How many of us have laughed, sometimes a little bitterly, at the little sign saying, “Deadlines: I love the sound they make as they go zooming past?” Or “If it wasn’t for the last minute, I’d never get anything done.”
Yes. We writers feel that a lot, either because of contract deadlines, tax deadlines, or self-imposed sales and publications deadlines. The threat of a hard time limit can be wonderfully inspiring, or it can turn a brain to mush. I tend to fall into the latter category, or used to. The words, “You have five minutes to finish your paper,” caused all cerebral function to cease. I might as well hand in what I had, or print it and turn it in, because the connection between hand/hands and brain had just been severed.
I’m a little better now. Now I just whimper and keep writing. This is in part because I learned that I had to be able to keep an idea in mind and resume writing when I had a chance, otherwise nothing got done. Fiction or non-fiction, dropping the train of thought was not an option. And it was hard to learn. But deadlines are deadlines. There’s nothing like “If you don’t finish by X date and have a signed publication contract, you have to pay back [large amount of money] plus three percent interest” to concentrate one’s mind. It was good training for fiction.
So, what do you do when you want lemonade and Life hits you with two eggplants wrapped around a large cinder-block wall? Running around in a small circle, waving one’s hands in the air and screaming is sometimes a good short-term answer, but not a long-term solution.
- Build wiggle room into your project if you can. This isn’t always possible when you are writing to a contract with a deadline, or revising to contract.
- Set a time (minutes or hours) per day to write. It can be a solid chunk (ideal) or grabbed over the course of the day. This is best for when you are at a stage that tolerates short bursts of concentration.
- Acknowledge that life has clobbered you, at least for the short-term. You are not SuperWriter. Family, faith, bad life rolls, they can take priority and often should. Don’t beat yourself up for not writing when you are recovering from a car wreck, or other accident, or major life shift (good or not so good). Things happen. Heck, Christopher Nuttall is recovering from the big C and he’s still managing to produce something, even if it is not at his usual pace. We all have times when we just can’t juggle another flaming chainsaw. Four at a time is the limit.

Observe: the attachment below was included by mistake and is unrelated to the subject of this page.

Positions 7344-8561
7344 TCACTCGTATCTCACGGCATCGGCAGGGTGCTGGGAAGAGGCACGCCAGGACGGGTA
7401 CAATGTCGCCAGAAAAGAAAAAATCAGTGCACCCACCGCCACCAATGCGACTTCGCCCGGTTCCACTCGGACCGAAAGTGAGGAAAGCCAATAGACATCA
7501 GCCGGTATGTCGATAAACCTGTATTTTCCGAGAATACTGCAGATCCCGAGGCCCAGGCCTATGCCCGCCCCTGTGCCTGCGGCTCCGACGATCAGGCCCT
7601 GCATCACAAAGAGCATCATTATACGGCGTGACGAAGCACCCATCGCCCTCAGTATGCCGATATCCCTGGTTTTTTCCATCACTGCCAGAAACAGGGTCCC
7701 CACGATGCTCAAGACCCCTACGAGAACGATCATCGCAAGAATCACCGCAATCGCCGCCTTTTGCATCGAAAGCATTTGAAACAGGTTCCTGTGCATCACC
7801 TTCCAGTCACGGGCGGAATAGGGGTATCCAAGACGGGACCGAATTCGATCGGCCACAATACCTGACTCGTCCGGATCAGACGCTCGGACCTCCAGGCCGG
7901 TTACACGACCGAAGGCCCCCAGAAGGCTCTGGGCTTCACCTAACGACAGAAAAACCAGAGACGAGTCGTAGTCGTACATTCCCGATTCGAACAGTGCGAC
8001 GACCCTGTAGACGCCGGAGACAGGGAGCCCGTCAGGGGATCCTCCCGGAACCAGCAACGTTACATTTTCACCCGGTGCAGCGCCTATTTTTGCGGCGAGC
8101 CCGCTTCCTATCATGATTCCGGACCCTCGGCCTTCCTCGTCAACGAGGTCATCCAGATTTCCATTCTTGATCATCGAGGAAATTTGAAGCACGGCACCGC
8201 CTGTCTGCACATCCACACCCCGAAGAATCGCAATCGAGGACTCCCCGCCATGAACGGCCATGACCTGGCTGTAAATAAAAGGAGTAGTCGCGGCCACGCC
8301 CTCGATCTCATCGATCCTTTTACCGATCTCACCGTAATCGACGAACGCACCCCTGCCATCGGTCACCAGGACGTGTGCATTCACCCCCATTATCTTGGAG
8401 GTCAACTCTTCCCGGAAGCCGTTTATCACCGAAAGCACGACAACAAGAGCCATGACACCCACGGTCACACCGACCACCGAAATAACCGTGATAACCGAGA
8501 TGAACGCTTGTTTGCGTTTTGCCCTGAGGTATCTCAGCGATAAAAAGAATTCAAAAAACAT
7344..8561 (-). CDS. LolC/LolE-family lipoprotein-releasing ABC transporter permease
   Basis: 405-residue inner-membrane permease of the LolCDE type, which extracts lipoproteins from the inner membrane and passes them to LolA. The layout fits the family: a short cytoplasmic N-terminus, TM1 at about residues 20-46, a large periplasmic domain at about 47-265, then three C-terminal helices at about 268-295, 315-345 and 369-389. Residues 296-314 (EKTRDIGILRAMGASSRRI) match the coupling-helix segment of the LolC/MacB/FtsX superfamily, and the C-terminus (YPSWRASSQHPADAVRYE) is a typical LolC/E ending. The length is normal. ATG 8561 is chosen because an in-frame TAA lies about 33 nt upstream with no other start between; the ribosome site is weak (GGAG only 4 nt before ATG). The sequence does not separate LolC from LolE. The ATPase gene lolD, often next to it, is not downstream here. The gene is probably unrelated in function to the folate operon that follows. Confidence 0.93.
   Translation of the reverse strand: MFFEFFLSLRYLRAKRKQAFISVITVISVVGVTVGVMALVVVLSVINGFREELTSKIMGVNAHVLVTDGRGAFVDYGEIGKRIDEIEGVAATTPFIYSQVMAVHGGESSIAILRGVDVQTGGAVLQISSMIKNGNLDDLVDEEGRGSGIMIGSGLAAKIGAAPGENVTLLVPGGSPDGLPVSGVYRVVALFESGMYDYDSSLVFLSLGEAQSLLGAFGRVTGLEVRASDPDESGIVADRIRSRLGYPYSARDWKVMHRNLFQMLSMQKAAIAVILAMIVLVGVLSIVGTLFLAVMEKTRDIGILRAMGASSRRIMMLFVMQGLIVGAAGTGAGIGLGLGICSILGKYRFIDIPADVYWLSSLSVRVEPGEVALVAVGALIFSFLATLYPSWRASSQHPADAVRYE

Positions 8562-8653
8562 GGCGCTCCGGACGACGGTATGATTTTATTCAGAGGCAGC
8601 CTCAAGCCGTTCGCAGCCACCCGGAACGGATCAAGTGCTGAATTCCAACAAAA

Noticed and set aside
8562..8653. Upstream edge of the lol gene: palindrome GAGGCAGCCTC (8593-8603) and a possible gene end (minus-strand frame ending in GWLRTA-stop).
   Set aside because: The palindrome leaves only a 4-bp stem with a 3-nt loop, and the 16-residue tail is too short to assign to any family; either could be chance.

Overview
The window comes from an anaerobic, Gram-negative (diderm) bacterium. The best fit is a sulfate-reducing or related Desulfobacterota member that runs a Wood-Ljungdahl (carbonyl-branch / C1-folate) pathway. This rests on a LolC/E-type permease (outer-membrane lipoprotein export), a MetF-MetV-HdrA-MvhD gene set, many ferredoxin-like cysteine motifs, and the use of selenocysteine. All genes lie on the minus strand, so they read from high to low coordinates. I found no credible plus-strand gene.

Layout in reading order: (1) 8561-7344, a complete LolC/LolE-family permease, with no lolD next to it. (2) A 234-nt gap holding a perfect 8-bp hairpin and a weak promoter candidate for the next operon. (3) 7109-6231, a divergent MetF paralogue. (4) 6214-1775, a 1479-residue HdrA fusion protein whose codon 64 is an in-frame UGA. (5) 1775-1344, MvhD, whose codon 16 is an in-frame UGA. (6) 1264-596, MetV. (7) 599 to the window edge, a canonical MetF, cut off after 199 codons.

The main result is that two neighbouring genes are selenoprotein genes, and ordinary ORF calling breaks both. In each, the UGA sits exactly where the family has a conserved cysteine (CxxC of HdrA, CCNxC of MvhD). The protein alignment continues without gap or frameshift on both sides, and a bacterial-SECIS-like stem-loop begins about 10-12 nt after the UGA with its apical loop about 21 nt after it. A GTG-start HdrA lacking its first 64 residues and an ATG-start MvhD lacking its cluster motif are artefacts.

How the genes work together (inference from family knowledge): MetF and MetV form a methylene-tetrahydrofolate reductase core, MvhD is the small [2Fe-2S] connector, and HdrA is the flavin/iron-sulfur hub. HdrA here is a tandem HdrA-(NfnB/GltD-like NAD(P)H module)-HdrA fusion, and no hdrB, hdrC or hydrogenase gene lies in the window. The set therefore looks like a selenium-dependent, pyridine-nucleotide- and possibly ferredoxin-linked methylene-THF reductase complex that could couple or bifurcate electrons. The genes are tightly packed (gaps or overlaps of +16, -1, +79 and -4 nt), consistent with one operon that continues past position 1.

- Get you priorities set. Right now, it is Day Job, family, music, writing. My family knows that one of my Day Job commitments will peak in a week, and that the concerts would soak up all free time for a week. So I made myself focus on Day Job, then family, music, and then write when I could. It eased some of the stress.
- Make use of what you do get. An ounce of self-discipline will sustain a lot of writing. Even a few hundred words a day, on a few different projects, will lead to a place where you can finish, edit, and launch several things in relatively quick succession.
- Write down ideas, scene bits, and other short nibbles. You will have them on hand, and you may find that several can be worked into something. Let your subconscious (or Muse) stew for a while and you may come back stronger than before.
- Get rest. Things happen, and your mind and body need space to rest and recover, recharge and heal. Sleep. Eat as well as you can. Take a few minutes and go somewhere quiet, look at flowers and trees, or just find a place on the ‘Net with beautiful nature pictures and rest your mind.
- You are not SuperWriter. Life will happen, so take a deep breath, deal with the big things, and then the small things.
- And always, always, back up your work. Don’t let a hard drive failure on your writing computer take out ten years and more of work. On-site and off-site backup, using someplace that won’t claim your work. *glowers at a certain large free data storage place*